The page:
Saturday, April 3, 2010

Terrestria Chronicles

Hero (my hubby and homeschool Daddy) and I are editors. There have been many books that we think are important to read aloud to our children. Sometimes, however, the writer's choice of wording must be changed slightly in order to be appropriate for our family. It's not unlikely in our house to walk by the door and hear that a ferocious lion has injured or wounded his prey, rather than killed him. We are very cautious about the subject matter that we choose for our three precious boy minds. Sometimes, especially when dealing with the classics, for example, it's imperative for the book to be read aloud, instead of handing the child the book, in order to protect their young minds and hearts.

"The Terrestria Chronicles allegory series was written with a three-fold purpose: to honor Jesus Christ as King, to challenge young readers to love and serve Him, and to teach them to guard their hearts for Him. The focus of the series is always on the King. " Now I think that's a noble cause if ever there was one, however...

After reading the first two paragraphs of chapter one outloud from The Sword, The Ring and The Parchment, I emphatically decided that this book is not appropriate as a read-aloud for my children. In fact, I came to the conclusion, that I, alone would review the first two books in The Terrestria Chronicles series.

The reason for my decision: Chapter 1. Ed Dunlop goes into great detail describing the horror of being a slave to, who else, but the devil. This allegory by Ed Dunlop, goes on to tell the story of a young man learning to live his life serving King Emmanuel. Now, after laying down the background of the young Josiah, the book does get better. I have really enjoyed the second book, The Quest for the Seven Castles. It tells of the travels of young Josiah, who is tested many times over by King Emmanuel. In fact, I can see allowing my boys to read the books after they turn, maybe 13 or so.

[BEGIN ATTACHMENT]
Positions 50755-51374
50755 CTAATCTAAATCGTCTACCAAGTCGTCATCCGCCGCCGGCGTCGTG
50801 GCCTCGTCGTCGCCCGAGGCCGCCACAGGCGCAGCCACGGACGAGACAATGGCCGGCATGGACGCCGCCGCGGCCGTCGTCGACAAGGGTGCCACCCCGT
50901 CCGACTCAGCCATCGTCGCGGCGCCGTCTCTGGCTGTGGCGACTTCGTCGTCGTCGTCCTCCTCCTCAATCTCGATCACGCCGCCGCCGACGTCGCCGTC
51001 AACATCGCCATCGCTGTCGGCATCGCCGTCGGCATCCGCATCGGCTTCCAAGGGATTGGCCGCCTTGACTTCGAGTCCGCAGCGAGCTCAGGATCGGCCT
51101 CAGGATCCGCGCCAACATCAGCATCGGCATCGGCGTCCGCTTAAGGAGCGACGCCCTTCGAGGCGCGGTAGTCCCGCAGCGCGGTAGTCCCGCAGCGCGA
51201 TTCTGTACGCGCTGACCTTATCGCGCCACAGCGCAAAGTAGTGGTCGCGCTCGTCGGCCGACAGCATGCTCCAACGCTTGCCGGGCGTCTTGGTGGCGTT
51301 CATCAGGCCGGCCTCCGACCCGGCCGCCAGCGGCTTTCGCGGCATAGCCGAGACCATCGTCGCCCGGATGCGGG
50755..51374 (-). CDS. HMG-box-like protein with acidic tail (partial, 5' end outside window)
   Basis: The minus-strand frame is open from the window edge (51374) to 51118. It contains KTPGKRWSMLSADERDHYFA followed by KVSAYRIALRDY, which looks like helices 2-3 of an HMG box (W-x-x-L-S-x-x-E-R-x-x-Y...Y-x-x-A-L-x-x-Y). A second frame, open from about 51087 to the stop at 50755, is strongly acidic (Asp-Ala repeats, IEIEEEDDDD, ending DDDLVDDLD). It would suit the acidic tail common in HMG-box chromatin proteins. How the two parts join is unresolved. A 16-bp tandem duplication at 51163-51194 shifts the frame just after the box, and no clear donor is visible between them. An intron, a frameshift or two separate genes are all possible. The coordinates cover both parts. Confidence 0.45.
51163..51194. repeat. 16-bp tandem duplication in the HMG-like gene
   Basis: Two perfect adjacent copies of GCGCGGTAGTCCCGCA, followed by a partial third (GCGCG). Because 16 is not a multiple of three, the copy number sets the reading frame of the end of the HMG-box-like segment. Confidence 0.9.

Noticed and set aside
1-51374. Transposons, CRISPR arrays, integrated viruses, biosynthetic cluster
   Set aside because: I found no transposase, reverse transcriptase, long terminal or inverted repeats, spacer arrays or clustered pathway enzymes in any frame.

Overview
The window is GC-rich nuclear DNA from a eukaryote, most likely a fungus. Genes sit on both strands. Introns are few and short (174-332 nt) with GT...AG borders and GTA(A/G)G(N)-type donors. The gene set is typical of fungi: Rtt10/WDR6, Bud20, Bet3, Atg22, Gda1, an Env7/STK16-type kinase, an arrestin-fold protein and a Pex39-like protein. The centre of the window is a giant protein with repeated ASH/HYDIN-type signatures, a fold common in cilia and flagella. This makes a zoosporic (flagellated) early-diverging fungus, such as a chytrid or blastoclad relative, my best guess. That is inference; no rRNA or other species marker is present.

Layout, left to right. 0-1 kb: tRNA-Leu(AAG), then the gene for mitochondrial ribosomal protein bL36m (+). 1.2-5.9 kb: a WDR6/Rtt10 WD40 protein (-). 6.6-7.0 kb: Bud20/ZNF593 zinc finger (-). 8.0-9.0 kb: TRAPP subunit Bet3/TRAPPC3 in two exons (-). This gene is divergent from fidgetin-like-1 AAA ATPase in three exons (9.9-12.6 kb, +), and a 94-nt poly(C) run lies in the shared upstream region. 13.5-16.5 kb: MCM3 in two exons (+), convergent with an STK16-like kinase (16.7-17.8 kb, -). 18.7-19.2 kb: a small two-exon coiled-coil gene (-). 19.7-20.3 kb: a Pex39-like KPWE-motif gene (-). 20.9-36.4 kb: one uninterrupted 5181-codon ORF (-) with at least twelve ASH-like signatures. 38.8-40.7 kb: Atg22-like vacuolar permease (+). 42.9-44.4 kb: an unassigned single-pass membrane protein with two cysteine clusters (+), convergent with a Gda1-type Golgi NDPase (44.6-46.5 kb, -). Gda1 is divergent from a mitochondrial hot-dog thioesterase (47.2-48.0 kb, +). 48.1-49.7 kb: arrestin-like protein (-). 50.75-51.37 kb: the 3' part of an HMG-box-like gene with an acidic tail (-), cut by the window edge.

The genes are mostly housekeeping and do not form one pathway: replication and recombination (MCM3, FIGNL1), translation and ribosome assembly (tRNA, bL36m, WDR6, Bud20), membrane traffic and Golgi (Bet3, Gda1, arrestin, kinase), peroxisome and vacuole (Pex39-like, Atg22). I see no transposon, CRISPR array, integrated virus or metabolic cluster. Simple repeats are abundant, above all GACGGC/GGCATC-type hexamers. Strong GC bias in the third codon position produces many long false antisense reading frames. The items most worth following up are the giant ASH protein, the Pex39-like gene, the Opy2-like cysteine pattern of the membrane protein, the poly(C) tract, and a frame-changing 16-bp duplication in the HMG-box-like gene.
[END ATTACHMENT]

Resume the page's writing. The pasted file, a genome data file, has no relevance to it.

Now remember, I agreed to write this review in exchange for free copies of the two books. The opinions expressed are mine. You may or may not agree. You can read excerpts as well as purchase each of these books for $7.99 by going here. If you'd care to read what other reviewers thought, simply click the banner below.

5 comments:

  1. I also agree that you need to screen certain materials for younger children. They are truly like sponges when they are young and so impressionable.

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  2. I pre-read our books too.Thanks for the heads up on the first book. We read books 4 and 5, so we got a glimpse of what his life was like as a slave. But it is good to know what to expect. =)

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  3. Some material of course would not seem as questionable to others as it does to us. We are just very careful with those kinds of things!

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  4. I appreciate how careful you are with your children's hearts. The Lord instructs us not to put evil before our eyes. Also, even if it isn't exactly evil..we need to be sensitive to when our children can handle certain material. Thank you for your view. I love your reviews as I have read a few today! I will be following you to get a heads up on many items. We seem to be on the same page as far as guarding little hearts. As they grow, you can increase exposure and encourage discernment with your efforts. I have found my 12 and 10 year old reject material based on how appropriate it is for them. My daughter often says, at 12, "just because it's at the Christian bookstore, doesn't mean it's Christian."

    Keep it up even when it gets hard!

    Oh and thanks for stopping by Under the Golden Apple Tree! So nice to meet you!

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  5. Thanks for your heartfelt comment, Richele. And thank you for your follow too! I hope I'll be able to figure out how to follow you soon. Love your site!

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